If you have any ideas or suggestions, you want to show your own creation, or you are in the washington county area and want to have a boat party/ yatch club comment or e-mail me at welfitch@hotmail.com.

Don't forget to favorite and show your friends.
Cool!
Its equiped with a 8500watt genny,fridge ,microwave ,42inch flat screen,ac,heat,wetbar,playstation,xbox, surround sound ,full led bowfishing lights ,bunk beds ,wifi capable, sonar and depth sounders /uhf/vhf radios as well as cb(for talking to man in tow truck),tuff coated decks the list goes on and on and it can operated in only 16inches of water !!!!..if your interested in more pics or plans email me at southernboatcaptain@gmail.com..and keep building boats not buying them guys!!!!
Its equiped with a 8500watt genny,fridge ,microwave ,42inch flat screen,ac,heat,wetbar,playstation,xbox, surround sound ,full led bowfishing lights ,bunk beds ,wifi capable, sonar and depth sounders /uhf/vhf radios as well as cb(for talking to man in tow truck),tuff coated decks the list goes on and on and it can operated in only 16inches of water !!!!..if your interested in more pics or plans email me at southernboatcaptain@gmail.com..and keep building boats not buying them guys!!!!
This is my home-made tritoon..my "doghouse"
I would use deck screws instead of nails, and pressure treated wood would be a better bet.
<p>Pressure treated wood is for keeping out bugs not for use in a marine environment. Something about the toxic chemicals of the pressure treatment leaching into the water.</p>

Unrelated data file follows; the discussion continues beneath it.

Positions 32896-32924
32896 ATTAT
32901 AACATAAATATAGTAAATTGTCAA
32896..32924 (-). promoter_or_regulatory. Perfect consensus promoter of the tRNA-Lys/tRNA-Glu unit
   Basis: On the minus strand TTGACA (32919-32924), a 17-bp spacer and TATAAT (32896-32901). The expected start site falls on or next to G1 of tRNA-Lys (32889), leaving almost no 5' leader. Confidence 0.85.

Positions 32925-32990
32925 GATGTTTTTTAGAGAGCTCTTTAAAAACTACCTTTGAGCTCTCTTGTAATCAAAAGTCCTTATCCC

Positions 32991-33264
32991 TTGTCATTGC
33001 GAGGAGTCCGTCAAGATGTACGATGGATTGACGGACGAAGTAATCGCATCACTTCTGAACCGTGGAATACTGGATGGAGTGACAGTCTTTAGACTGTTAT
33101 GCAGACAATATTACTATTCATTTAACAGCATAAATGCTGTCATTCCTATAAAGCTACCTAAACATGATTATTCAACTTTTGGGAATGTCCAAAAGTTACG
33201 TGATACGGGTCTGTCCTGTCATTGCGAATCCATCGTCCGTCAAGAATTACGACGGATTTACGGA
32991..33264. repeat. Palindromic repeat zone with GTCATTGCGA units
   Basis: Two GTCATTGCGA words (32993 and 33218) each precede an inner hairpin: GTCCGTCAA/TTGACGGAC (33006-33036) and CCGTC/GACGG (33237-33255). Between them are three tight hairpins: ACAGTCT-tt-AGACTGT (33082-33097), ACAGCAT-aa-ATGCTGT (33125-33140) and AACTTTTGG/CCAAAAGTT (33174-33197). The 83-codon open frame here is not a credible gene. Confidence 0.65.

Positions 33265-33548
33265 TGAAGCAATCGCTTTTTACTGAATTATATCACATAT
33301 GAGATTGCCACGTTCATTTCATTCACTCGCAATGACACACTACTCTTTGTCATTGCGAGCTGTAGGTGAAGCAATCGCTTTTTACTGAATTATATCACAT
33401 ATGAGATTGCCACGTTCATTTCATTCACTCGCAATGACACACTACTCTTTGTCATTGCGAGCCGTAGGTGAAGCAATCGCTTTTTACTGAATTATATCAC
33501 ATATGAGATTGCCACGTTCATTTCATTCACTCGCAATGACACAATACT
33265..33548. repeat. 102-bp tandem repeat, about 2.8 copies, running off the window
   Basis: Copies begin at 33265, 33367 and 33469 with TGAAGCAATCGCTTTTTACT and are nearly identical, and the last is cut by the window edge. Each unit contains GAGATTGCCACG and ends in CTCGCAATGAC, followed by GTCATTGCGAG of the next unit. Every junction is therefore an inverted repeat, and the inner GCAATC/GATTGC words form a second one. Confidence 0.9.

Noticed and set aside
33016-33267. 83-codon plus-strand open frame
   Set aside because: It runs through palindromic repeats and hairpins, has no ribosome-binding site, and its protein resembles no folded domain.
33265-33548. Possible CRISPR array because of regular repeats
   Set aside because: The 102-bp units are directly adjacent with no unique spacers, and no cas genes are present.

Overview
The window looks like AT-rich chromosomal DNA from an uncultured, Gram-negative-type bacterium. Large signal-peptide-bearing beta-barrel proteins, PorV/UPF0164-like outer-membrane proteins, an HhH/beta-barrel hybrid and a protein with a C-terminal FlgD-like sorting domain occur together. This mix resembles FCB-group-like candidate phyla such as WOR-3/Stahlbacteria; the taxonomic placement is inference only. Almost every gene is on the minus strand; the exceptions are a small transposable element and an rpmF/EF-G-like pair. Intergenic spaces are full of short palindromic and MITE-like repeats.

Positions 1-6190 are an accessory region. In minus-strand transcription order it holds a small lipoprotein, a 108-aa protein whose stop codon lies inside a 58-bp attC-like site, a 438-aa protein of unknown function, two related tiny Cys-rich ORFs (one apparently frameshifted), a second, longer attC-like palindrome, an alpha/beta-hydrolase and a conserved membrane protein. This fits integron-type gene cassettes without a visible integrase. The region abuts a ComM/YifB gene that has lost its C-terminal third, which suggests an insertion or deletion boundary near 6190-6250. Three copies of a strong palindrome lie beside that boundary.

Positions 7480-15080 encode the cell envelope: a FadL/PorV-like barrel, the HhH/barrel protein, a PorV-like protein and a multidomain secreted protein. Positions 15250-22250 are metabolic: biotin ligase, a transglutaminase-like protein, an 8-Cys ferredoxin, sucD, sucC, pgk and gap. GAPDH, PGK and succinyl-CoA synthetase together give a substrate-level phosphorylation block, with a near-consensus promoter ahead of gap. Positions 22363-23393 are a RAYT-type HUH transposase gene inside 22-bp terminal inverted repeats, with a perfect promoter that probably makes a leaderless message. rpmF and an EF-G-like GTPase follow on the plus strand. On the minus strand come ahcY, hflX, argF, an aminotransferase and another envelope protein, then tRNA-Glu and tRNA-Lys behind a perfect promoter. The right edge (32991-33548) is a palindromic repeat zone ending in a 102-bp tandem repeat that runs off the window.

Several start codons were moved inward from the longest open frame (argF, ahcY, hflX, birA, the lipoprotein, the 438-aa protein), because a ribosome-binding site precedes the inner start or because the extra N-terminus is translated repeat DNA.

<p>Yeah I forgot mention the planks were pressure treated, I should've used screws. I had a few in there but I had mostly nails with me.</p>
<p>Hi! Cool instructable!</p><p>Is it stable? Like; does it move around when you stand on it?</p>
Nice! Where on the Saint Croix? Have family from that way
Did some more work on the boat this weekend, almost ready to be posted online soon!! Just having a little motor troubles.
<p>Thanks for the good idea. We have been planning something similar for a few weeks. How stable does yours sit in the water? I ask because we plan to give ours a phonograph and perhaps a small wood stove</p>
where would i be able to get the barrels
<p>At the place where I work, a vendor brings a product called Reox for our water treatment equipment in those kind of barrels. They make the sale, deliver the product, and don't bother with recycling or hauling off their empty barrels. You might investigate in your area for a company that sells that product or other water treatment products. Or you might find a business that uses the product and ask about their empties. It's kind of a long shot, I realize, but hey, you might run across a treasure-trove of free empties.</p>
<p>Love your boats name, I may steal it when I build mine. Pretty cool project.</p>
<p>Thanks! Post it when you do build one.</p>
Can u post a video of u driving the boat
<p>I will be this spring, hopefully I get a better motor for it by that time.</p>
<p>I did the same landing stage. I used plastic cans</p>
<p>Thats a good idea, I need a new dock anyways.</p>
<p>Each pontoon contains 40 cans per 20 litres. Displacement of about 0.8 tons each pontoon. Pontoons can be joined together. The original article here - http://delaysam.ru/dachastroy/dachastroy111.html He is in Russian, but Google translator will help you... ;)</p>
<p>I made this one..</p>
<p>Any tips to prevent it from being as tippy?</p>
Make it wider. The more surface area on the water, the more stable the craft will become. If you wanted to make a craft like this more stable, the best thing to do would be to frame in an outrigger on either side (a strong arm that extends from the side of the craft) with a pontoon on the end of it.
<p>that. is. AWESOME!</p>
<p>This makes me wish I had a lake to float in! Nice job!</p>

About This Instructable

65,472views

427favorites

License:

Bio: Hello my name is Fitch and i like to build things. I am creative and im just cool like that BD
More by Dr. Lazer Monkey:Homemade Pontoon Boat 
Add instructable to: